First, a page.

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Research Papers

Fast Pyrolysis of Biomass Pellets Using Concentrated Solar Radiation: A Numerical Study

[+] Author and Article Information
Saeed Danaei Kenarsari

Department of Mechanical Engineering,
University of Wyoming,
1000 E. University Avenue,
Laramie, WY 82071
e-mail: sdanaeik@uwyo.edu

Yuan Zheng

Mem. ASME
Department of Mechanical Engineering,
University of Wyoming,
1000 E. University Avenue,
Laramie, WY 82071
e-mail: Yzheng1@uwyo.edu

1Corresponding author.

Contributed by the Solar Energy Division of ASME for publication in the JOURNAL OF SOLAR ENERGY ENGINEERING. Manuscript received October 10, 2013; final manuscript received March 6, 2014; published online May 13, 2014. Editor: Gilles Flamant.

J. Sol. Energy Eng 136(4), 041004 (May 13, 2014) (7 pages) Paper No: SOL-13-1305; doi: 10.1115/1.4027266 History: Received October 10, 2013; Revised March 06, 2014

Since the 1990s, mountain pine beetles have infested mature pine trees in the forests of western North America. Fast pyrolysis is an encouraging method to convert the beetle killed pine trees into bio-oils. In this study, an unsteady-state mathematical model is developed to simulate fast pyrolysis under concentrated solar radiation. Conservation equations of total mass, species, and energy, coupled with the chemical kinetics model, have been developed and solved to simulate fast pyrolysis of cylindrical biomass pellets in a quartz reactor exposed to various radiant heating fluxes. This study demonstrates the importance of the secondary reactions on fast pyrolysis products.

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Figures

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Fig. 2

Biomass pellet under concentrated solar radiation

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Fig. 1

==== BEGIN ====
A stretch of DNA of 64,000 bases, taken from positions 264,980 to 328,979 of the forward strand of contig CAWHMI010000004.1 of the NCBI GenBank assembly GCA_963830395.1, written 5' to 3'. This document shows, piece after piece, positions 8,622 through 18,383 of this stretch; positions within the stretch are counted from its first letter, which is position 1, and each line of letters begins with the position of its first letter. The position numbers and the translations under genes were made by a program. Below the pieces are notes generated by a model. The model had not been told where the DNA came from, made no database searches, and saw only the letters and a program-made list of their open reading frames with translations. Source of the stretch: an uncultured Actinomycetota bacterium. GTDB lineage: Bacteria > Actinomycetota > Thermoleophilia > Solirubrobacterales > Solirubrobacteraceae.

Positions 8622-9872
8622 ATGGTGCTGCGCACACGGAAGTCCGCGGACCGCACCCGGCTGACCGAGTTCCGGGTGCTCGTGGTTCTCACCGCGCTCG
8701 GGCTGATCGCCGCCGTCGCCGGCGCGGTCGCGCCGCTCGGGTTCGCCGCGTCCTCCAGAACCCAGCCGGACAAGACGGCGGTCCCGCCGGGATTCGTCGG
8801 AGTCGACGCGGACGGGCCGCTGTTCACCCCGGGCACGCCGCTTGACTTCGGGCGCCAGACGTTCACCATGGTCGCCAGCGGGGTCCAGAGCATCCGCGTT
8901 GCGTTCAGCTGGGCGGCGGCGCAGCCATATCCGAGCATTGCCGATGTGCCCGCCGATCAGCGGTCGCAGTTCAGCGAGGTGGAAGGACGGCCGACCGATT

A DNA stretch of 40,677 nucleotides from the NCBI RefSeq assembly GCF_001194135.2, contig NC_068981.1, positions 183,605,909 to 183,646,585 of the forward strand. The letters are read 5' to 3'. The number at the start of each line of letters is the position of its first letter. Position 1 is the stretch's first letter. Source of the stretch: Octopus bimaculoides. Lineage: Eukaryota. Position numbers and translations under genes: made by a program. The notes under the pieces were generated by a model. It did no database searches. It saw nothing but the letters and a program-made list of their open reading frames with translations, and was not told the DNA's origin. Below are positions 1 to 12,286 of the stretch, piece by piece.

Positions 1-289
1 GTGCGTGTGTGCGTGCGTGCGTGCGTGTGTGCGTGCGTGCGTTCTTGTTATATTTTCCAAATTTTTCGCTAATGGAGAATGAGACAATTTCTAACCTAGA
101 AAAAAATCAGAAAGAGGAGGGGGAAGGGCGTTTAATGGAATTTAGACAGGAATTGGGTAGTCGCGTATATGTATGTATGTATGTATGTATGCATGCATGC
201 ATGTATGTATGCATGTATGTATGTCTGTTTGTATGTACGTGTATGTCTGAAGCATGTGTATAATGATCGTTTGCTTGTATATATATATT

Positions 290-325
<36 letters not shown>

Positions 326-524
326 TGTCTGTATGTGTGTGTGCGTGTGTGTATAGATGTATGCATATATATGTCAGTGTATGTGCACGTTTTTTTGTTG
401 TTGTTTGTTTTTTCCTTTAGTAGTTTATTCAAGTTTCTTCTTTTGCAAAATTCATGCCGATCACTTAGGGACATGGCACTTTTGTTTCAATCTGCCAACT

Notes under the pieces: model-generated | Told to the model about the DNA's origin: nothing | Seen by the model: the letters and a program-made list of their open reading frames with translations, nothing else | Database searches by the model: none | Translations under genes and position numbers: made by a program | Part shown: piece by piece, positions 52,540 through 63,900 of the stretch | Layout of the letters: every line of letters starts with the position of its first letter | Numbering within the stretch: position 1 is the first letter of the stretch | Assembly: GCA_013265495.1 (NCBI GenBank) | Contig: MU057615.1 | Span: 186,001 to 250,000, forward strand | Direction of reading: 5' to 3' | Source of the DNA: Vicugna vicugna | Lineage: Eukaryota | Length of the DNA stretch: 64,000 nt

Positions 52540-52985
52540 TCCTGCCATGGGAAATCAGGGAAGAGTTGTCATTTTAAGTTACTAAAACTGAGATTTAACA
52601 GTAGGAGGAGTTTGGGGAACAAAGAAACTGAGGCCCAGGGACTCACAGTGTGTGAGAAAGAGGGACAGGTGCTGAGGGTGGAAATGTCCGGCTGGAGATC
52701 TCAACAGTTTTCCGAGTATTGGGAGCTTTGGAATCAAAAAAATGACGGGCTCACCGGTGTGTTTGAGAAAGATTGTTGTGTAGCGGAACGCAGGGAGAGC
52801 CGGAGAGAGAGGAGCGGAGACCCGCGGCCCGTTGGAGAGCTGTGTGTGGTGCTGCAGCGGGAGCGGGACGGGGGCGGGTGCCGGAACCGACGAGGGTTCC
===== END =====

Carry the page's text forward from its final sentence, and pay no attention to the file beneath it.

Modified Broido–Shafizadeh mechanism

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Fig. 8

Comparison of present simulation results (oak) with experimental data of char mass as a function of the pyrolysis time for heat flux of (a) 0.3 MW m−2 and (b) 0.8 MW m−2

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Fig. 9

Maximum bio-oil yields for various biomass feedstock

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Fig. 6

Comparison of present simulation results (oak) with experimental data of gases mass as a function of the pyrolysis time for heat flux of (a) 0.3 MW m−2 and (b) 0.8 MW m−2

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Fig. 7

Comparison of present simulation results (oak) with experimental data of vapors mass as a function of the pyrolysis time for heat flux of (a) 0.3 MW m−2 and (b) 0.8 MW m−2

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Fig. 3

Temperature distribution across the biomass pellet at 5 s for heat flux of 0.8 MW m−2

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Fig. 4

Pellet average temperature as a function of time for heat fluxes of 0.3 and 0.8 MW m−2

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Fig. 5

Comparison of present simulation results (oak) with experimental data of mass losses as a function of the pyrolysis time for heat flux of (a) 0.3 MW m−2 and (b) 0.8 MW m−2

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